Managing Life Threatening Allergies

Food allergy is a serious medical condition affecting up to 15 million people in the United States, including 1 in 13 children. While most allergic reactions are mild, resulting in a rash or hives, some are severe, causing shortness of breath, loss of consciousness and even death. Does your school or parish have a plan to deal with children with allergies?

Educators and religious education coordinators have an important role to play in ensuring the safety of students with allergies, and educating others about the importance of maintaining a safe environment for everyone.

Download RCAB’s guidelines here:

Guidelines for the Management of Life Threatening Food Allergies in the School Setting

After reviewing the guidelines, if you have any questions, comments, or suggestions, please email us.


What is a Food Allergy?

A food allergy occurs when the immune system mistakenly targets a harmless food protein (an allergen) as a threat and attacks it, causing symptoms that can affect the respiratory system, gastrointestinal tract, skin, and/or cardiovascular system. The first time a person with food allergy is exposed to the food, symptoms may not occur, but the first exposure primes the body to respond the next time. When the person eats the food again, an allergic response can occur. An allergic reaction to food usually takes place within a few minutes to several hours after exposure to the allergen.

Symptoms of Food Allergy

A person may experience all or some of the following symptoms:

  • Itching (of any part of the body)
  • Swelling of lips and tongue
  • GI symptoms, such as vomiting, diarrhea, or abdominal cramps and pain
  • Hives
  • Worsening of eczema
  • Tightening of throat or trouble breathing
  • Drop in blood pressure

What is Anaphylaxis?

Anaphylaxis is a potentially life-threatening systemic allergic reaction. Anaphylaxis includes a wide range of symptoms that can occur in many combinations. Some symptoms are not life-threatening, but the most severe restrict breathing and blood circulation.

Symptoms may begin within several minutes to several hours after exposure to the food. Sometimes the symptoms go away, only to return 2 to 4 hours later or even as many as 8 hours later. If a child begins to experience symptoms, you must seek immediate medical attention. Anaphylaxis caused by an allergic reaction to a certain food is highly unpredictable. The severity of a given attack does not predict the severity of subsequent attacks. The response will vary depending on several factors, such as:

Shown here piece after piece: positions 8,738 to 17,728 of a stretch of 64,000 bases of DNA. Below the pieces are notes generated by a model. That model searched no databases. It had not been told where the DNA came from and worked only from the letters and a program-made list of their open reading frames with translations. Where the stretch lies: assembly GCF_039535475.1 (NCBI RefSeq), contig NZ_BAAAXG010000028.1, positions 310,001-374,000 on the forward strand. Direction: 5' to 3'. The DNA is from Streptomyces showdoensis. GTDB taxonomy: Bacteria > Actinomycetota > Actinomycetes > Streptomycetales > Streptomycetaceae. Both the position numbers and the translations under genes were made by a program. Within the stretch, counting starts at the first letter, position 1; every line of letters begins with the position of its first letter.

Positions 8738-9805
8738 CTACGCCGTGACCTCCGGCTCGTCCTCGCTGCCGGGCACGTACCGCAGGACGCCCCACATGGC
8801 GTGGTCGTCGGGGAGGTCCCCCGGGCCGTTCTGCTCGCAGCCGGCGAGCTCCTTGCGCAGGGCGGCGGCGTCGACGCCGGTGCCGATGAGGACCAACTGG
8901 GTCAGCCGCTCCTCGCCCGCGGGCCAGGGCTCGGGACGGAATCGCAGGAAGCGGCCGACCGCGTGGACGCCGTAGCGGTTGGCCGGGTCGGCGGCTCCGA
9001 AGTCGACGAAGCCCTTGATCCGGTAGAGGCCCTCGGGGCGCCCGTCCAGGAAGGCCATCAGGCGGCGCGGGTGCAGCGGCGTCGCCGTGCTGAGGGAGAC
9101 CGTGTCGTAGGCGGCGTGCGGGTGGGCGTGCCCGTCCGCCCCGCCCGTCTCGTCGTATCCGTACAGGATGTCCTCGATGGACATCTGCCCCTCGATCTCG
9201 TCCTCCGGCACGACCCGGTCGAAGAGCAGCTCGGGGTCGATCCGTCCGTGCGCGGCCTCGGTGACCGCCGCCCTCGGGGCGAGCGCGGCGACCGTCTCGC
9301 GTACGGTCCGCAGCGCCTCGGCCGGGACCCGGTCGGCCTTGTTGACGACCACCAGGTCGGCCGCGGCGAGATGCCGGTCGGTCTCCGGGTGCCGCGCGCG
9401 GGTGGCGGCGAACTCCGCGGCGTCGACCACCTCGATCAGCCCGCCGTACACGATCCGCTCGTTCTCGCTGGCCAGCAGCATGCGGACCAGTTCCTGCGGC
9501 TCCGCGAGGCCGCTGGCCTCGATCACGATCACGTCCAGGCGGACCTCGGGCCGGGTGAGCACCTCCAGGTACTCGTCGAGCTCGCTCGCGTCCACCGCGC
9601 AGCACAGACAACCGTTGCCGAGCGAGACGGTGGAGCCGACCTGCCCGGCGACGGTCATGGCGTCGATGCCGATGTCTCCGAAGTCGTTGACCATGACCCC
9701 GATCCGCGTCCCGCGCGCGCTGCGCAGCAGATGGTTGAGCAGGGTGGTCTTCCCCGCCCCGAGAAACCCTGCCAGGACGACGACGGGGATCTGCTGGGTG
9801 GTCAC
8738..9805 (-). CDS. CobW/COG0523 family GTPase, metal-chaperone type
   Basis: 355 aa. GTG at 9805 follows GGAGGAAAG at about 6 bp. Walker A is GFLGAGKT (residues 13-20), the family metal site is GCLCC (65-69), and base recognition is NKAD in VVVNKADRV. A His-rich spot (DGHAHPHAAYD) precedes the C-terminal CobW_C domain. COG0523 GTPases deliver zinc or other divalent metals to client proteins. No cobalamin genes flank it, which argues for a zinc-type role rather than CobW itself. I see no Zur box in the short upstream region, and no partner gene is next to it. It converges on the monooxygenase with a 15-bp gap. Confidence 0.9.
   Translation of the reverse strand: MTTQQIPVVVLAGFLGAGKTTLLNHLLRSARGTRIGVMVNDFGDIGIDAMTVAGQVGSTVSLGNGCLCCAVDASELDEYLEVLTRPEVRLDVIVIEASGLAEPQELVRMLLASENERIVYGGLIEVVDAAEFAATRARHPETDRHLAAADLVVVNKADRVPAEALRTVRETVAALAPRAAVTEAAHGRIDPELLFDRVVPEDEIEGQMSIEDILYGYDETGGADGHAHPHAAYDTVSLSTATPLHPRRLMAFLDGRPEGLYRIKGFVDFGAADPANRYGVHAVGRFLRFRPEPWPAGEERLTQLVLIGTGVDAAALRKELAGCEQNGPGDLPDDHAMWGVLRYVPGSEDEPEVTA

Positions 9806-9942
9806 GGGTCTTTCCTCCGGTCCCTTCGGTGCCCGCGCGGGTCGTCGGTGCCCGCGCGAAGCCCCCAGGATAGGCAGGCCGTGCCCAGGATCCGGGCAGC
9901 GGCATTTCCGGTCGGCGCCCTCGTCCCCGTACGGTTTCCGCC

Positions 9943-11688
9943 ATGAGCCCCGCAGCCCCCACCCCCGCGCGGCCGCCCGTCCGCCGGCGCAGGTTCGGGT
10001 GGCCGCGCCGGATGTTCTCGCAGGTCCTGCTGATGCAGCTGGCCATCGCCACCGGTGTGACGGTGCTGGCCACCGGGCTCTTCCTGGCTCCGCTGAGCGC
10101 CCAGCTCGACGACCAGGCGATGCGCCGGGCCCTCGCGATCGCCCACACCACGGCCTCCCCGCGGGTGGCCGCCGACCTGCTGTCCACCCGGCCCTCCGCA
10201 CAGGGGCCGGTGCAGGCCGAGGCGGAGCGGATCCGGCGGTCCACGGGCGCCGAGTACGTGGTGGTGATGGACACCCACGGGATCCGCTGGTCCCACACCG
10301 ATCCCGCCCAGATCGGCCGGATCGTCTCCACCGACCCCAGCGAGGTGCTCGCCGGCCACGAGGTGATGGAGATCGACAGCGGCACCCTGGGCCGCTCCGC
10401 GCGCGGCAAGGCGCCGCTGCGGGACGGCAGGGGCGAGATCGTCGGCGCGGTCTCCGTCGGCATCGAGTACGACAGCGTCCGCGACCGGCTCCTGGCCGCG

• The child’s sensitivity to the food
  • How much food the child is exposed to
  • How the food entered the child’s body

Most Common Allergens

The eight most common allergenic foods are:

  • Milk
  • Eggs
  • Fish (bass, catfish, cod)
  • Crustacean shellfish (crab, lobster, shrimp)
  • Tree nuts (almonds, walnuts, pecans)
  • Peanuts
  • Wheat
  • Soybeans


Strict avoidance of an allergenic food is the only way to prevent reactions. Early recognition of symptoms and prompt intervention are critical for saving lives. Mild to moderate symptoms are often treated with antihistamines. For patients at risk of severe reactions, the doctor will prescribe epinephrine, the only medication that can reverse the symptoms of anaphylaxis.

Each school and parish religious education program should have an action plan in place to treat children with life-threatening allergies. The Archdiocese of Boston has developed guidelines to help schools develop or refine their plans. The goal of the guidelines are to help schools do the following:

  • Provide a safe and health learning environment for all students
  • Reduce the occurrence of severe or potentially life-threatening allergic reactions during school hours
  • Provide as rapid and effective response as possible in the case of a severe or potentially life-threatening allergic reaction.

Please download the guidelines here:

Guidelines for the Management of Life Threatening Food Allergies in the School Setting

Best Practices

  • Conduct training for teachers, aids, volunteers, substitutes, and students about food allergies.
  • Keep epinephrine accessible. Reactions are never planned. Make sure that staff, substitute teachers, and students know where the epi-pens are stored. Whenever epinephrine is administered, 911 must be immediately called.
  • Before distributing snacks, always check food labels for the presence of a prohibited food allergen.
  • To avoid exclusion, keep alternate non-perishable allergen-free treats on hand.
  • Discourage the use of food allergens for classroom projects/activities as a way to avoid the potential presence of major food allergens. Check all products to be used in craft projects to ensure they are free of any prohibited food allergen. For more information, download Potential Food Allergens in School Activities
  • Teach proper handwashing techniques and encourage students to wash hands before and after eating.
  • Develop guidelines for food fundraisers,such as bake sales and candy sales, that are held on school grounds.
  • Discourage students from trading or sharing food, drinks, straws, or utensils with others.
  • Educate cafeteria staff and monitors about food-allergy management and make them aware of students who have life-threatening food allergies.

For more information on training food safety workers in allergen awareness, please see the Massachusetts Allergen Training page on ServSafe’s website.

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